Websketching was the very first FANATI award winner!

We were flown to the Rackspace HQ in San Antonio, TX, to receive the award and we felt like we were on top of the world!

“As a company whose mission is to become one of the world’s greatest service companies and which is a two-time winner of the American Business Awards’ Best Customer Service Organization, we believe we are experts on customer service. Through the nomination process, we saw many of our own customers that take a similar approach to customer service and we’re glad to be able to recognize the one that stood out the most.”

Graham Weston, Chairman & Co-Founder of Rackspace

Winning that award changed the game for us. It changed the way we thought about what we were doing and helped us envision the future of our company. And, it was definitely bright! We started brainstorming new ideas as soon as Rackspace dropped us off at the airport … and when we landed in Philly, we hit the ground running.

Websketching, LLC: The Mobile Era (2008 – 2010)

Over the next few years, we faced many challenges due to quickly changing technologies during “the mobile era.” We were a pioneer in mobile development and responsive website design, emerging as a leading business in our industry and area.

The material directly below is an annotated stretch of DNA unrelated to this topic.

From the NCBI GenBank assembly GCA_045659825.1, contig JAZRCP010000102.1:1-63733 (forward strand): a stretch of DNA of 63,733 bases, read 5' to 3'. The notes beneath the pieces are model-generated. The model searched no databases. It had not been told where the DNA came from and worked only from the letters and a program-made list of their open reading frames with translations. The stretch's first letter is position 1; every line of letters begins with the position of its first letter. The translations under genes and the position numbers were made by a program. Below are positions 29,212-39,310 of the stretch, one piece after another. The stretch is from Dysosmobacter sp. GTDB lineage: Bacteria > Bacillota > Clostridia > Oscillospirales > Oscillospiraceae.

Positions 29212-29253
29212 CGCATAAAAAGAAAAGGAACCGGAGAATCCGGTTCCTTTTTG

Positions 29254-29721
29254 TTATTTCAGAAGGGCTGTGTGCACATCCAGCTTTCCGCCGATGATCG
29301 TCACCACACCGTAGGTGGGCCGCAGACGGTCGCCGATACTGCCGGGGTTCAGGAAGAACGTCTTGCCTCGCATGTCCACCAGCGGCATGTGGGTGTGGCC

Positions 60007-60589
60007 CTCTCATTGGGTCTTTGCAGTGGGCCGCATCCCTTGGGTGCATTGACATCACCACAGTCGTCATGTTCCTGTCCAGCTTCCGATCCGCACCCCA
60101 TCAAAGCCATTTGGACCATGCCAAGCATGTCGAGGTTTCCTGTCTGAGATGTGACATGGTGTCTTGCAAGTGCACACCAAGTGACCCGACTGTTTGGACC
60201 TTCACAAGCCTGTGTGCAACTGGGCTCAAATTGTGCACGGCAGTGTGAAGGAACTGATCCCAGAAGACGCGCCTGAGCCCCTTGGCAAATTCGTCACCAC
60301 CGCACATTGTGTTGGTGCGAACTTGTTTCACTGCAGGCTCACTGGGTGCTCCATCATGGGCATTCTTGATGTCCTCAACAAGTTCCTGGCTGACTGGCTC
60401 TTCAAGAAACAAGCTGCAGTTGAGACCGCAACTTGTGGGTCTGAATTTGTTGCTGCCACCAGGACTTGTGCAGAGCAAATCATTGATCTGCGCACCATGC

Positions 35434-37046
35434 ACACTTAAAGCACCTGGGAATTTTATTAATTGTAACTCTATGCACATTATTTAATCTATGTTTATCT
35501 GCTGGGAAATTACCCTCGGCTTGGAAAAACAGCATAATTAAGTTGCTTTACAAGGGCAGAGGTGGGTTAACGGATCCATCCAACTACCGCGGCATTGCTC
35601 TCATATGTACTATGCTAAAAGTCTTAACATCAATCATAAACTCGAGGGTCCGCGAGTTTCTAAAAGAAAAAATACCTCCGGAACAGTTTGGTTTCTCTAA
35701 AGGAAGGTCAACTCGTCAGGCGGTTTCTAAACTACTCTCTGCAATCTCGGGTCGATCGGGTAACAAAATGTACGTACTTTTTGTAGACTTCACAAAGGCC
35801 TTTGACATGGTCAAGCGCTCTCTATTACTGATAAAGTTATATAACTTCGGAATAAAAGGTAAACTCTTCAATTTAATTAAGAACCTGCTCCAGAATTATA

In 2009, Websketching was selected by a panel of independent judges as one of the 2009 NJBIZ Business of the Year finalists in the Emerging Business of the Year category. The award, presented by Amper, Politziner & Mattia, recognizes the state’s most dynamic businesses and business leaders who share a commitment to professional excellence, business growth, and the community.

2009 Finalist – Emerging Business of the Year Award

While Dad was working on breaking into new regions and expanding our client base from Catskills, NY, down to Chincoteague, VA, I became deeply involved in the business community in my local town and county.

We both became immersed in building communities online, launching several online magazines, directories, and tourism websites. We donated our time and expertise to provide our towns, community events, local non-profits, and churches with free websites. We went to their events and created videos to showcase our towns and our clients. And, we held several fun fundraising events for local charities.

Our efforts paid off and “Websites Powered by Websketching” began dominating South Jersey. From 2008–2012, Websketching was voted “Best of Salem County” for “Best Website Designer/Webmaster” each and every year.

These were definitely “the good years” and I remember them fondly now as I reflect on them.

Websketching, LLC: Social Media Becomes Social Business (2011/2012)